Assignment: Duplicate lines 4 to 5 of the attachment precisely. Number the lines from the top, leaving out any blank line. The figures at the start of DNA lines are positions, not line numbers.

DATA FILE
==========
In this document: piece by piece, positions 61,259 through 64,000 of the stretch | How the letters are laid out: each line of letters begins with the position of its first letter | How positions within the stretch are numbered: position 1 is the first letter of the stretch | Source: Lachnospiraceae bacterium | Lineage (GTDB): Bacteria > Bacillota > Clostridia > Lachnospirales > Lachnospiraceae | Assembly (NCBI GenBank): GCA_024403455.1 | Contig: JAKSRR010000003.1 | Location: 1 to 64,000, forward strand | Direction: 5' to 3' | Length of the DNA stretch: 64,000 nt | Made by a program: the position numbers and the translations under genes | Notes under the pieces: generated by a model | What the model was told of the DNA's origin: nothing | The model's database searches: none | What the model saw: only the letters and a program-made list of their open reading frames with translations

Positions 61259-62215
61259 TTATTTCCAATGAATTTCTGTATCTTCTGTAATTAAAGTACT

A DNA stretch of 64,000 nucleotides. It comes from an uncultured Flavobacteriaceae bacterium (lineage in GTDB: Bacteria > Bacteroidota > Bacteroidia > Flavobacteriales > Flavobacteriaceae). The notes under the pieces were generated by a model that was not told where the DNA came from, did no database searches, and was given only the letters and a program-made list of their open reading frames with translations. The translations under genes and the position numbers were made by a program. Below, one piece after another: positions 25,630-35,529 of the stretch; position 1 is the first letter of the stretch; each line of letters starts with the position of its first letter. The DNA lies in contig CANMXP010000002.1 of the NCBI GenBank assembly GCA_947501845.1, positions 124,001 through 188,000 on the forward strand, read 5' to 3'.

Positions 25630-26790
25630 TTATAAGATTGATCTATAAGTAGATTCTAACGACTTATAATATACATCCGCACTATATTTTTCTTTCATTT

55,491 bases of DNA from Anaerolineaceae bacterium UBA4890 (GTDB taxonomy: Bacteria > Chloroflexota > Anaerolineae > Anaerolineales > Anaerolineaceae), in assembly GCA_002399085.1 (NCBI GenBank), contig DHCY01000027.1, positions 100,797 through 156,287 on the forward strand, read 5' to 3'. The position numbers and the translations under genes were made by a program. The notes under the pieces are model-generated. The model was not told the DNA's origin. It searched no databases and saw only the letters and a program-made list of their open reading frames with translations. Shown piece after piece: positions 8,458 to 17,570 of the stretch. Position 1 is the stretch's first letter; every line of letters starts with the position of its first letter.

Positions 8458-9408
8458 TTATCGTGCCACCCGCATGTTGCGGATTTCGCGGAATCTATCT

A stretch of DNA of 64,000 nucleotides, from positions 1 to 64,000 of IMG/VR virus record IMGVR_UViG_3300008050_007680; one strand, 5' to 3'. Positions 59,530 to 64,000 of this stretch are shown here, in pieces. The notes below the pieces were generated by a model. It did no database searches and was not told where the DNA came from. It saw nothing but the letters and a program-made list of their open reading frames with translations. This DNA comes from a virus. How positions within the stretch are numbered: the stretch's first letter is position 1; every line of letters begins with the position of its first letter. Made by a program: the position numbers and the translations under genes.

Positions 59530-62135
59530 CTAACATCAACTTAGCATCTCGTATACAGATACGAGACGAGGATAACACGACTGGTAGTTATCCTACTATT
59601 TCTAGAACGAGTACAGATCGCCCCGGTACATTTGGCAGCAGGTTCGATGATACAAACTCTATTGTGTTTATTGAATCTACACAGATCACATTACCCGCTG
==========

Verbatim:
A DNA stretch of 64,000 nucleotides. It comes from an uncultured Flavobacteriaceae bacterium (lineage in GTDB: Bacteria > Bacteroidota > Bacteroidia > Flavobacteriales > Flavobacteriaceae). The notes under the pieces were generated by a model that was not told where the DNA came from, did no database searches, and was given only the letters and a program-made list of their open reading frames with translations. The translations under genes and the position numbers were made by a program. Below, one piece after another: positions 25,630-35,529 of the stretch; position 1 is the first letter of the stretch; each line of letters starts with the position of its first letter. The DNA lies in contig CANMXP010000002.1 of the NCBI GenBank assembly GCA_947501845.1, positions 124,001 through 188,000 on the forward strand, read 5' to 3'.

Positions 25630-26790